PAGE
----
Bombarded with job offers in the wake of the film’s success, Polley made a weekend trip to Los Angeles and lined up two independent projects — “Guinevere” and Doug Liman’s “Go” — then scurried back to Toronto. Her brief exposure to Hollywood was enough to confirm all her worst fears about the place.
“Sarcasm is nonexistent there,” she says. “Anything you say, unless it’s sort of insincerely sentimental and sweet, is considered a ravenous insult. It’s like you’re always in a pr meeting! But I just find myself driven into a kind of cynical hole when I’m there, because I know that underneath that happy veneer is the darkest attitude there is about the world — it’s all about self-interest and making money.”
If Polley ever does decide to turn herself into a hot Hollywood starlet, she won’t have to worry about a lack of raw materials. On screen, she looks sort of like Uma Thurman’s kid sister, with a doe-eyed sultriness that can seem either edgy or ingenuous, depending on the character she’s playing. But in person, dressed in a checked shirt, jeans and fisherman’s sandals, the 5-foot-2 actress looks more like a sun-deprived grad student. She’s almost painfully honest about her own insecurities, including her suspicion that her life has been a total failure.
“There’s a big part of me that always feels like I’ve somehow failed as a person, and that I’m trying to redeem myself in some way,” she says.
When told of that remark, Wells laughs in disbelief. “Jesus!” she says. “Sarah is very self-effacing, but underneath that is a lot of power, intelligence and determination. She’s obviously brilliant, and she’s simultaneously humble, which is a very attractive combination.”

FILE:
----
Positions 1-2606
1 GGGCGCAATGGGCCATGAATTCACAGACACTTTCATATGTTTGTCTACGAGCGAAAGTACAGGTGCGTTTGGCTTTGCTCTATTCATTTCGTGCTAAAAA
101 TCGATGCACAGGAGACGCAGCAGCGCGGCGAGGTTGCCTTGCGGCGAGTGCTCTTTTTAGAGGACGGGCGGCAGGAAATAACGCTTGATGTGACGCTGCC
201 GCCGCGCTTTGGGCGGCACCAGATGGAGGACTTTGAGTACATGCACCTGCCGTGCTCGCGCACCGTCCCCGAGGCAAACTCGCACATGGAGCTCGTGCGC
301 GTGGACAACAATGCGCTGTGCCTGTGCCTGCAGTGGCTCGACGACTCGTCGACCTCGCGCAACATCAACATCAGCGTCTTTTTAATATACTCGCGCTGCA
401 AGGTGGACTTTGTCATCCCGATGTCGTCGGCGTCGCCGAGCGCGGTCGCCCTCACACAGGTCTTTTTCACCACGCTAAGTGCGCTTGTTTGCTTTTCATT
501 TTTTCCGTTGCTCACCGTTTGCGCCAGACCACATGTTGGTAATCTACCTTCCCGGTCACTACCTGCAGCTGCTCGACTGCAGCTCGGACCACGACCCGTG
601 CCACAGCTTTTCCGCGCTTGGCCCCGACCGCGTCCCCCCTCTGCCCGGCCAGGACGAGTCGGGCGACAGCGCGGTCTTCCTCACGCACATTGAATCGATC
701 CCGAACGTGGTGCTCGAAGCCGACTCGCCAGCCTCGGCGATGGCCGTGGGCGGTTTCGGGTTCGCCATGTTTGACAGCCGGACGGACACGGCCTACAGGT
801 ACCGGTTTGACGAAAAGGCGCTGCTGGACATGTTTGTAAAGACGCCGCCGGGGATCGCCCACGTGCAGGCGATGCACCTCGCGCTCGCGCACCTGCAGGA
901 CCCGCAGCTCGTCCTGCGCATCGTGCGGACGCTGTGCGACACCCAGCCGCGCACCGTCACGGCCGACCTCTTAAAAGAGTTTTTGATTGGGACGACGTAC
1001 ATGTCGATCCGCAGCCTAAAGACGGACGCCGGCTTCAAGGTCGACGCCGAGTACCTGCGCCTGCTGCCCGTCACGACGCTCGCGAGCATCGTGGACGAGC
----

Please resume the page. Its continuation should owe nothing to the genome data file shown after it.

Polley also has managed to avoid the self-indulgent excesses that have ruined plenty of American teen stars, although she acknowledges that her childhood career may have left a few scars.
“I think that everyone in the world is in the middle of an identity crisis all the time — but I think mine might be heightened,” she says. “If, from a very young age, you’re getting approval from an adult for pretending to be someone else, I think that ends up making you have not a great sense of who you are.”
That uncertainty is shared by Polley’s “Guinevere” character, a privileged San Francisco college grad who becomes involved with a photographer more than twice her age. Polley hopes the movie’s nuanced treatment of the relationship will help dispel the notion that all intergenerational romances are perverse and reprehensible.
“Yes, I think there are some exploitative relationships between older men and younger women,” she says. “But there are also very real, true, passionate ones. I think ultimately most of them don’t work out — but relationships between people are always complicated, and it’s not about victims and villains.”
Polley may eventually try to direct a feature herself; she recently completed her first short film, “Don’t Think Twice,” which will screen at this month’s Toronto Film Festival. Although she realizes filmmaking could one day allow her to combine her two main interests — art and politics — she says she’s too inexperienced to make an overtly political film.
“I think most films that try to be political, generally, are really embarrassing to watch,” she says. “The problem is, you have to be a really good filmmaker. And I don’t know if I ever will be. But it’s something I definitely want to explore.”
In the meantime, she’ll continue to act, while trying to minimize her concessions to the demands of the publicity mill. In 1997, when “The Sweet Hereafter” was screened at the Cannes Film festival, Polley splurged on a new dress. Six months later, she attended the film’s gala screening here — wearing the same dress.
“It was the only time I ever had to walk up a red carpet,” she remembers. “It wasn’t a real red carpet, like in L.A . — this is Toronto, so it was like 3 feet long — but I vomited pretty quickly after that.”
Her next official appearance, a week after the interview took place, was with “Guinevere” at the Moscow International Film Festival.
Polley hadn’t given much thought to getting a new outfit.
“I think I’m going to be wearing the same thing again. But I may have to get it altered a bit.”